Frequently Asked Questions
Consolidation/Shared Services Study Commission of Princeton Township and Borough: FAQ’s
Prepared by the Joint Consolidation/Shared Services Study Commission
Q: Will efficiencies be achieved as a result of Consolidation or additional Shared Services? If so, what might some of these efficiencies look like?
A: Yes. In a consolidated municipality there will be administrative efficiencies – one administrator, one clerk, as well as unified police, public works, court and other departments. Shared services will also provide some opportunities for efficiencies and improvements – for example, if police are merged, the nearest police officer will respond to a call without having to determine whether it is in the Borough or Township; if public works are merged, public works will plow an entire street without stopping at the municipal border. Q: What will happen to the range and level of service in each of the municipalities? Will one do better as a result of consolidation and one do worse? Specifically, will there still be municipal solid waste removal in the (former) Borough? Will there be municipal waste removal in the (former) Township?
Q:What will happen to the range and level of service in each of the municipalities? Will one do better as a result of consolidation and one do worse? Specifically, will there still be municipal solid waste removal in the (former) Borough? Will there be municipal waste removal in the (former) township?
A: The range and level of services in each portion of the municipality will be maintained and equal throughout. Municipal trash removal will continue in the former Borough and the Commission is investigating whether it can be extended to the former Township.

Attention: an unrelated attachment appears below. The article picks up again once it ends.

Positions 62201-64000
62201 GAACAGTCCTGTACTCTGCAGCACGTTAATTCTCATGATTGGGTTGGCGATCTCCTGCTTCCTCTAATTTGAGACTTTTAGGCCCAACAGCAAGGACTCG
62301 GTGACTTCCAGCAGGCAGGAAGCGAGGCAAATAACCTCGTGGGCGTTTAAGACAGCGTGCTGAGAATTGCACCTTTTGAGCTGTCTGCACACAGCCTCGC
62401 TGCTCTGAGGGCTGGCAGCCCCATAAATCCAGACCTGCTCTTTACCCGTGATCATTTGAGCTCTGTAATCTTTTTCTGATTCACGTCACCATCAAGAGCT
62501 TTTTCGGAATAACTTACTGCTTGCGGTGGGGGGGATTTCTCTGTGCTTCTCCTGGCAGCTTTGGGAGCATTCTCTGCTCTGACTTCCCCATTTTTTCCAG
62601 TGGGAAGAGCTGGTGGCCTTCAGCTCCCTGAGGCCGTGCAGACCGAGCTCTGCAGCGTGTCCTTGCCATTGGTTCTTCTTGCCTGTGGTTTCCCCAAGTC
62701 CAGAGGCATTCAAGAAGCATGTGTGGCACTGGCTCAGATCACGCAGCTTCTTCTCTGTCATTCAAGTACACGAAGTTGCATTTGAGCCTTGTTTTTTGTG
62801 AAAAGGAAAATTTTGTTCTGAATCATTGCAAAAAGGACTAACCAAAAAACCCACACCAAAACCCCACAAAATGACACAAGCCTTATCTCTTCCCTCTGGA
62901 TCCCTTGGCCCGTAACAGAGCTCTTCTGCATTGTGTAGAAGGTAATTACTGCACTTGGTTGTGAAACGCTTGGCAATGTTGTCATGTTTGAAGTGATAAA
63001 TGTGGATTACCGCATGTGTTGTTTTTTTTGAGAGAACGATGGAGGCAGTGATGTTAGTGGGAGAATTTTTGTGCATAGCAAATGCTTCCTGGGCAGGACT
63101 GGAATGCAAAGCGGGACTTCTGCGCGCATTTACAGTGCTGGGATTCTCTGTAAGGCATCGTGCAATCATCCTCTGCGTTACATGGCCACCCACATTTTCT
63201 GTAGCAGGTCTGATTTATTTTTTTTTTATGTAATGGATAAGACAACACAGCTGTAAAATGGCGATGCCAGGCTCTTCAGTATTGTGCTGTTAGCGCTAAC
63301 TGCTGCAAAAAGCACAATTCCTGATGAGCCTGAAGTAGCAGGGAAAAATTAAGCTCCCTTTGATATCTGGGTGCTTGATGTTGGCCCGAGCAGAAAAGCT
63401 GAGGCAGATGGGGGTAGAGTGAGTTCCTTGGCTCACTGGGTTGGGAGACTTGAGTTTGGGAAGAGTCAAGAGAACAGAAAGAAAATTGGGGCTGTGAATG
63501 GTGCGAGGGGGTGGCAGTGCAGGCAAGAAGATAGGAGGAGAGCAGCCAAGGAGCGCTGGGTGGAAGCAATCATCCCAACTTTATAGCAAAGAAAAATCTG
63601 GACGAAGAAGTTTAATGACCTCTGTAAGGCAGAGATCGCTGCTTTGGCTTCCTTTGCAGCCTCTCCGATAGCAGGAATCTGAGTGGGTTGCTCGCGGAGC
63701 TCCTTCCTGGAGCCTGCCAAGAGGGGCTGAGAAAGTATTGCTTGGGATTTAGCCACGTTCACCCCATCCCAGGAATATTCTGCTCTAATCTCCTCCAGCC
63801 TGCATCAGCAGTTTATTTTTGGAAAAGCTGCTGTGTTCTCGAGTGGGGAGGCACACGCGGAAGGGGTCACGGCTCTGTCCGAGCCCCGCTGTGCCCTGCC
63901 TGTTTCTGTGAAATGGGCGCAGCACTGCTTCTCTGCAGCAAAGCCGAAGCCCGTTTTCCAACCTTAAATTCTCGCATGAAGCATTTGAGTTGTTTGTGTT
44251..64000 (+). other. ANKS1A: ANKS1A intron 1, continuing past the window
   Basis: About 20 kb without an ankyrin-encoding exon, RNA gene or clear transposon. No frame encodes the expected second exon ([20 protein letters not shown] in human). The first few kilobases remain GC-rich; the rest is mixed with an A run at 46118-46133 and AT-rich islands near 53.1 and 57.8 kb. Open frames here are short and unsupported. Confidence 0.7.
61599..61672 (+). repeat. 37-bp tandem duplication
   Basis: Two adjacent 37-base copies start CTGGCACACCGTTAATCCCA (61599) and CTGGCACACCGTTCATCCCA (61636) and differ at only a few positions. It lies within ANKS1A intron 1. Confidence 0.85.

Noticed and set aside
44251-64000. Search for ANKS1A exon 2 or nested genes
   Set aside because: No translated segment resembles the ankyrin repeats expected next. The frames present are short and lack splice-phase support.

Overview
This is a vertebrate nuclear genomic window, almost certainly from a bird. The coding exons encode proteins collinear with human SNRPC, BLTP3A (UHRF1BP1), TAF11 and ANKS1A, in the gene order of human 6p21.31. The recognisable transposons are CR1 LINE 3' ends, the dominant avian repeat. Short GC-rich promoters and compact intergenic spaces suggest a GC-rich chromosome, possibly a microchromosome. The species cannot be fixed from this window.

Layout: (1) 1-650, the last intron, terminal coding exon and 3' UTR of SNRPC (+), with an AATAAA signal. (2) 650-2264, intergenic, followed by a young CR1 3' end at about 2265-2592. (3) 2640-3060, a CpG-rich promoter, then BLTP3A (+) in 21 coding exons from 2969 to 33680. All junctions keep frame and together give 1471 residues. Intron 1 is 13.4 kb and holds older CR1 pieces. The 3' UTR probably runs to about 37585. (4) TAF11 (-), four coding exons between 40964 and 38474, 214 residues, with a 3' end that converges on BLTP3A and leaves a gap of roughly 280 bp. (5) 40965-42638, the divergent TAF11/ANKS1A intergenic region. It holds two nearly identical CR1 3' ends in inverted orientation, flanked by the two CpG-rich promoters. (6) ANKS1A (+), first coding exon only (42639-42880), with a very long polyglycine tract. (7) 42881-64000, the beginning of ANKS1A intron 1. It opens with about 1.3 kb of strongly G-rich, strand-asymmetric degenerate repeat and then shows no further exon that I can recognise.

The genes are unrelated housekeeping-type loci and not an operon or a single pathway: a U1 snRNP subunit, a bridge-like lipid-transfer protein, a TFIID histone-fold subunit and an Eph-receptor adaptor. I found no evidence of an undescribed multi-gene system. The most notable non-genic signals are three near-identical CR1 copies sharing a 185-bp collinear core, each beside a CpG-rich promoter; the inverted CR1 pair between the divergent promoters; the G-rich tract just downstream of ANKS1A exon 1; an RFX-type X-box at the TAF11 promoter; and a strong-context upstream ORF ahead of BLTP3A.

Q: If there is consolidation, how will previously incurred debt be apportioned between the two municipalities?
A: Because the debt levels of the two communities are virtually identical and the tax impacts are the same whether the deb t is apportioned or shared, the Commission recommends that the debt be shared. In a consolidated community, all of the assets acquired with the borrowed funds will be owned and used by the entire community.
Q: What will the associated savings of Consolidation or shared services be? Will Consolidation help flatten the increase in municipal costs going forward?
A: The Commission is endeavoring to identify reductions in costs both upon the implementation of a shared service or upon commencement of a consolidated town and in subsequent years. Detailed financial information on savings and the impact on taxpayers in each municipality will be available in the coming weeks.
Q: Will the unique nature of the Borough or Township be compromised by Consolidation? How can Borough residents insure that the voters in the (former) Township will have the same level of commitment to the downtown that the Borough currently provides?
A: The Commission recognizes that residents from throughout the community want to preserve the unique assets of the community that caused them to choose Princeton as their home. To gauge residents' priorities, Commission members have met with many organizations and with residents throughout the community, and the Commission has held two focus groups with voters selected randomly from every election district in both the Borough and Township. Universally, residents cite the downtown as an important asset that is key to the character of the town, and all recognize that it must be preserved. Similarly, residents report that they use and enjoy the parks and open space throughout the community. These assets are cited by residents of both the Borough and the Township, whether they reside in close-in neighborhoods or on the outskirts of town, as reasons why they have chosen to live in Princeton.